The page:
Picente: County Offices Consolidate in Rome To Increase Convenience for Rome Residents
Posted: May 20, 2010
Oneida County Executive Anthony J. Picente, Jr., today announced that several Oneida County Departments providing services in Rome are moving to 300 West Dominick Street in Rome effective Monday, May 24th.
“Consolidating these offices under one roof makes life easier for people whose needs and concerns overlap departmental lines, so that they do not have to go from place to place when they need help,” Picente said. “This is also a great advantage for our staff, because as they work together, they will have a better understanding of programs and services offered by other departments, so they can help the people of the county who come to us looking for answers. We are providing better service and doing it with greater efficiency.”
Picente also noted that the West Dominick Street location, the former site of retailer Herb Philipson’s Army and Navy, has extensive parking for the convenience of residents who need to visit the offices.
Departments located at the 300 West Dominick Street building include:
Department of Social Services: DSS services available at the Rome office will include Temporary Assistance, Food Stamps, Medicaid, Child Support, Resources, Adult and Childrens’ Services, Legal, Employment, HEAP and Day care.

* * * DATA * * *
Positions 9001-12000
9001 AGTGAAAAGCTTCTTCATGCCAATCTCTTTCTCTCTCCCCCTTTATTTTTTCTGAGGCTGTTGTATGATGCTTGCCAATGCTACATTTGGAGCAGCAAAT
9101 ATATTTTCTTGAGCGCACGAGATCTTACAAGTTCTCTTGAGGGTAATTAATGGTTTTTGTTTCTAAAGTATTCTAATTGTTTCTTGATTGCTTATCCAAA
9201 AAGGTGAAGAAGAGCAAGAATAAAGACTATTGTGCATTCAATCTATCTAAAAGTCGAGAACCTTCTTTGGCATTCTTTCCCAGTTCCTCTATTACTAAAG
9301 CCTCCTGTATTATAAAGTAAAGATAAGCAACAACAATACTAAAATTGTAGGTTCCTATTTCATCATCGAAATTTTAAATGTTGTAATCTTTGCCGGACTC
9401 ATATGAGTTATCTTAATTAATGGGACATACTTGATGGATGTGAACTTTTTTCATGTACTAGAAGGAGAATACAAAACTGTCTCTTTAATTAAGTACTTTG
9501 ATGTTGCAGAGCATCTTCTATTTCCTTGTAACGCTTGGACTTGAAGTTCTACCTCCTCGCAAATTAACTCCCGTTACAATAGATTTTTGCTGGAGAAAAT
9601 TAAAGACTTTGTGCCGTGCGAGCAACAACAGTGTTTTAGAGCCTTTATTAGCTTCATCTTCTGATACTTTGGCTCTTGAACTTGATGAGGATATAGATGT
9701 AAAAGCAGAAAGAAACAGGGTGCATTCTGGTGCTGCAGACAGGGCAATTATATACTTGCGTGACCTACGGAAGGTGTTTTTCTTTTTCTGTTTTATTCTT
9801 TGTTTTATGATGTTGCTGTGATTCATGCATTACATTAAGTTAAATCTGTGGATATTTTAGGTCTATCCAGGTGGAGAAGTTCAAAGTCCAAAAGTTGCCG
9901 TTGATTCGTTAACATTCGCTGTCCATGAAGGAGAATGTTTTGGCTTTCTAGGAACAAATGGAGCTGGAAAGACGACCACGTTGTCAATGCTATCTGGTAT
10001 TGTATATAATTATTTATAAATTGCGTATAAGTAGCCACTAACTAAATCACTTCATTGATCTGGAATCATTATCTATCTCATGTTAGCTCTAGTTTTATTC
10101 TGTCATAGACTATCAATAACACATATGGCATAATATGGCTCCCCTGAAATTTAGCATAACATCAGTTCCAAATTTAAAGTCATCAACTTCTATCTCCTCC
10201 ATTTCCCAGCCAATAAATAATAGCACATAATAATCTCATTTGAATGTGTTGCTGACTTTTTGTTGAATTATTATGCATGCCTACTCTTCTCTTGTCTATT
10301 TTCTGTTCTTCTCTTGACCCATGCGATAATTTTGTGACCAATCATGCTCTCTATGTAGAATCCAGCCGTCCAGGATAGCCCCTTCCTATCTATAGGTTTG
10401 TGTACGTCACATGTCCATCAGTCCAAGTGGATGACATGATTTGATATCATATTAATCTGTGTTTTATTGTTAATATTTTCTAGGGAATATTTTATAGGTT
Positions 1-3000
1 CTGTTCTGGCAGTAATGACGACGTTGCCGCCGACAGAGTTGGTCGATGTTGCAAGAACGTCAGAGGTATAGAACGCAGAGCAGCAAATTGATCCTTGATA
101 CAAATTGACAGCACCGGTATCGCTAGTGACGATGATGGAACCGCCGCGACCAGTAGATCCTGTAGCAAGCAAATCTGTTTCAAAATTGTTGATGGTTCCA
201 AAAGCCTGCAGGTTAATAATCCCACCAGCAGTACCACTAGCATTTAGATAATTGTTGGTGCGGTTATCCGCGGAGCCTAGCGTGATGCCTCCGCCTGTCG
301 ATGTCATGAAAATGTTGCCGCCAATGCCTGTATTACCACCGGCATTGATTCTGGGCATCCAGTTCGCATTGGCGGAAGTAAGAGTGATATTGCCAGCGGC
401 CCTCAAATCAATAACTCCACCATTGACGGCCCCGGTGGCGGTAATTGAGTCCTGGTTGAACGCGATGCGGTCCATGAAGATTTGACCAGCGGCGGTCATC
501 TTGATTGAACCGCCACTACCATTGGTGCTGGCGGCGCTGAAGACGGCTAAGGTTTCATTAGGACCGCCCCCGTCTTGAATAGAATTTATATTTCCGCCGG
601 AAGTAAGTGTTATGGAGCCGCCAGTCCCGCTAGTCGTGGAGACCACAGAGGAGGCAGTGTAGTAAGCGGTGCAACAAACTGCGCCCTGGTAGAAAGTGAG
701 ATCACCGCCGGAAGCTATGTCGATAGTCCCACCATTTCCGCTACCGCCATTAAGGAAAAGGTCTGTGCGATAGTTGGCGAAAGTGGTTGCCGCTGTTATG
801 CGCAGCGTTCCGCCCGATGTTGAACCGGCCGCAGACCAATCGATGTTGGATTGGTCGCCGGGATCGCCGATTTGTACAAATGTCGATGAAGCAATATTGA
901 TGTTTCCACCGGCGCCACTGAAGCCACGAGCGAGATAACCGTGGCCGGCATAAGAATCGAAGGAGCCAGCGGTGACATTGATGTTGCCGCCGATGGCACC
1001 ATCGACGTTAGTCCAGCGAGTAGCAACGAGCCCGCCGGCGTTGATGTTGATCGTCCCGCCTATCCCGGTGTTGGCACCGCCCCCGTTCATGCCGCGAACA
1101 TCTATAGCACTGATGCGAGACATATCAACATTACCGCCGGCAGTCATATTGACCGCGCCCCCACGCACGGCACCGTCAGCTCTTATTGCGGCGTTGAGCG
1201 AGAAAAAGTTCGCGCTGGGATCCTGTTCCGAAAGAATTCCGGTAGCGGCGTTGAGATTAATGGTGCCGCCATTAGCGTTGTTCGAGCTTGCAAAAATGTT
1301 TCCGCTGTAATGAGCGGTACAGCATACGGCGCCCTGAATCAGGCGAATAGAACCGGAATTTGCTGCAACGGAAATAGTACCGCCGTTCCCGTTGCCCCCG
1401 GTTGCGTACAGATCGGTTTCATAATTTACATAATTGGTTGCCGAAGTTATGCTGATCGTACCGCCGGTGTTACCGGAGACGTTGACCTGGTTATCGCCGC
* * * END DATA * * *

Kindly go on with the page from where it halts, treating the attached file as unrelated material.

Working Solutions: Oneida County Workforce Development and its partners, including the New York State Department of Labor, will be relocating to the 300 West Dominick Street building throughout the week.
Health Department Clinic: Staff will be on hand as of Monday, although state inspection and approval will be required before the full range of services can be offered to the public.
“Any relocation has a few days of transition, but even if we are not fully up to speed from the start, the doors will be open and we will be ready to help the people of Oneida County,” Picente said. “I am also very confident that this new office space will make a major difference on our ability to better serve the people of central and western Oneida County now and in the years to come.”